Dr. Fruma Gurvičienė’s risky wanderings through Nazi-occupied Kaunas in search of rescuers for her girls had a happy ending. Her little niece Naomi was with no hesitation accepted by her former course mate, Dr. Marija Butkevičienė: together with her own daughter Ona, and and her son Povilas. They cared for the little girl for some six months, up to the autumn of 1944. And, the elder daughter Bella was rescued by Dr. Ona Landsbergienė, the chief doctor at the Department of Ophthalmology at Kaunas Clinic. After having carefully listened to Fruma’s plea, she gave a laconic answer: “Let her come.” From the Landsbergis’ family home in Kaunas, Bella was moved to their summer house in Kačerginė, where she was cared for by all members of the family.
Dr. Matilda Zubrienė, obstetrician-gynecologist and wife of Reserve Colonel of the Lithuanian Armed Forces Antanas Zubrys, was the chief doctor of the Women’s Ward at Kaunas Red Cross Hospital from 1940 to 1946. Thanks to her, the talented contemporary poet Violeta Palčinskaitė came into this world: her mother Sara Palčinskienė (née Shulgaser) was hiding with her husband’s family throughout the war but, while pregnant with Violeta, fell gravely ill and was secretly brought to the hospital on Miško Street, where Matilda Zubrienė worked. The doctor knew all the details but, risking her own and her family members’ lives, decided to operate on Sara Palčinskienė nevertheless, praying that the patient would not start speaking in her native tongue while under anaesthesia. Both the future poet Violeta Palčinskaitė and her mother survived the surgery.
When talking about Antanas Zubrys and his activities during the first years of Lithuanian Independence, we cannot avoid mentioning one of his comrades — the leader of the Lithuanian Popular Peasants’ Union, member of the Constituent Assembly as well as of the First, Second, and Third Seimas, and President of the Republic of Lithuania Kazys Grinius. On June 7th, 1926, the Third Seimas elected Kazys Grinius the President of the Republic of Lithuania. His term lasted only until the coup of December 17, 1926, when he was forced to resign from office. President Grinius worked on public healthcare issues and was a defender of civil rights and ethnic minorities’ freedom of self-determination. From June 19th, 1920, to February 2nd, 1922, he was the prime minister in the Sixth Government.
President Grinius’s merits to the emerging state of Lithuania have been written about by many Lithuanian historians. Nevertheless, his humanitarian activities and his help to the Kovno Ghetto prisoners during the Second World War remained unknown to the public for quite some time. In 2015, based on the testimony of one of the leaders of the Kaunas Ghetto Antifascist Struggle Organization Dmitrijus Gelpernas (Dmitry Gelpern), the Commission for the Designation of the Righteous in Yad Vashem Holocaust Remembrance Center recognized Kazys Grinius and Kristina Griniuvienė as Righteous Among the Nations.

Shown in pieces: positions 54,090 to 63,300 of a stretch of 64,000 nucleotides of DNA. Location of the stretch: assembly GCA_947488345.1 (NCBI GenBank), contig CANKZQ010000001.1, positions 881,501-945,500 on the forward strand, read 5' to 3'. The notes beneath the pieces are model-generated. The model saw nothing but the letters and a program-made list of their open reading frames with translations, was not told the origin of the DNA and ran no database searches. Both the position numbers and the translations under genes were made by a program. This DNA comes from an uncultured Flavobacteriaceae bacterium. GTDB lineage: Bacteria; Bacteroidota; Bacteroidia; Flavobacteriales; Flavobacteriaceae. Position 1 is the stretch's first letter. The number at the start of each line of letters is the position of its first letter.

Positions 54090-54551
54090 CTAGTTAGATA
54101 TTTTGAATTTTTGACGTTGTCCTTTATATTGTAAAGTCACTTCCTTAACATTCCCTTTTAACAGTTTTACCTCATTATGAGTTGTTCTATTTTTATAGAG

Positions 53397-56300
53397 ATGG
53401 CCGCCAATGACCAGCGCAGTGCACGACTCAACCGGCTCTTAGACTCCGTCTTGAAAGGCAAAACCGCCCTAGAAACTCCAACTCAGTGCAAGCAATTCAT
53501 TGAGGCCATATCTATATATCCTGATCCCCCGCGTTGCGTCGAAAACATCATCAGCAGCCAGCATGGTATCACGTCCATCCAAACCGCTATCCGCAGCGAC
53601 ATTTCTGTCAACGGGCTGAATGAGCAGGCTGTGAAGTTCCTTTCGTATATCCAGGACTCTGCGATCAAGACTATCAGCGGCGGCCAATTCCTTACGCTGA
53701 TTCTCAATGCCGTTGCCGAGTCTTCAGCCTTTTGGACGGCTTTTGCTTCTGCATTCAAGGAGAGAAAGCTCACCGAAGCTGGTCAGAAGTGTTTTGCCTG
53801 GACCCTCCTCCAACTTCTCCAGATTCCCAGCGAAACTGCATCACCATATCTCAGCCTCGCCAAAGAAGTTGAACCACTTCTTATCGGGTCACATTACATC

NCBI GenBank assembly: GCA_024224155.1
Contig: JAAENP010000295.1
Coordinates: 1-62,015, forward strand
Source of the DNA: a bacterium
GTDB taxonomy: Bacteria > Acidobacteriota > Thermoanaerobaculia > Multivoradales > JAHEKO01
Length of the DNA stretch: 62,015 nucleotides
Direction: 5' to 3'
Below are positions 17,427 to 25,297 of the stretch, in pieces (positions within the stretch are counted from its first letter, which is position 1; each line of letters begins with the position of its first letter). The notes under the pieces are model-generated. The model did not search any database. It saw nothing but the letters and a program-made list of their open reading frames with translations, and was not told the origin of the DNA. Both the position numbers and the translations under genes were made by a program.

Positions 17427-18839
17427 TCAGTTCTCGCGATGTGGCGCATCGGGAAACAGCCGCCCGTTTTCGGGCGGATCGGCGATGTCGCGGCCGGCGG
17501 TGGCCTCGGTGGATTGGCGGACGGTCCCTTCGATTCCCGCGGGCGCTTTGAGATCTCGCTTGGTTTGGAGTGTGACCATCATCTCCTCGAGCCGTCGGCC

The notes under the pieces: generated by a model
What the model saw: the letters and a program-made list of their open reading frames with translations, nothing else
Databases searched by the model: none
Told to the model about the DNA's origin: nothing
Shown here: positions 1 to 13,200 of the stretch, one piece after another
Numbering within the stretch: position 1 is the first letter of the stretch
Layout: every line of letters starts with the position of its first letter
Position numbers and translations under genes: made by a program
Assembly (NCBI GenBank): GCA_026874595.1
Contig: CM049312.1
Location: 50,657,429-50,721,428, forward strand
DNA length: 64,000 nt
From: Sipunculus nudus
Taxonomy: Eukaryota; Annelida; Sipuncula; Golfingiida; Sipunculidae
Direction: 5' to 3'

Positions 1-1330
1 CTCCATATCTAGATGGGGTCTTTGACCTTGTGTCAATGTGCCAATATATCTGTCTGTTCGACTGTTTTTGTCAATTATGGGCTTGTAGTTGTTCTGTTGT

Moreover, the merits of Antanas Zubrys — participant of the Lithuanian Wars of Independence and Lieutenant Colonel of the Lithuanian Armed Forces — to the Lithuanian state were recognized, as well: he was awarded the Order of the Cross of Vytis (in 1919), the Order of Vytautas the Great (in 1928), and the Independence Medal (in 1928).
All these people passed the most important examination: the examination of humanity; not with their words but with their deeds. Those deeds proved their dedication to defending our fellow citizens who were being persecuted and murdered during the Nazi occupation. This we must not forget.
The author is director of the Department for Commemoration of the Righteous of the Nations at the Vilna Gaon State Jewish Museum (Vilnius, Lithuania). All photos courtesy of the Vilna Gaon State Jewish Museum of Lithuania and its Department for the Righteous of the Nations.
See also the author’s 2019 essay on Jonas Paulavicius, and the Defending History community’s conceptualitzation of the naming of a year in the context of current East European issues.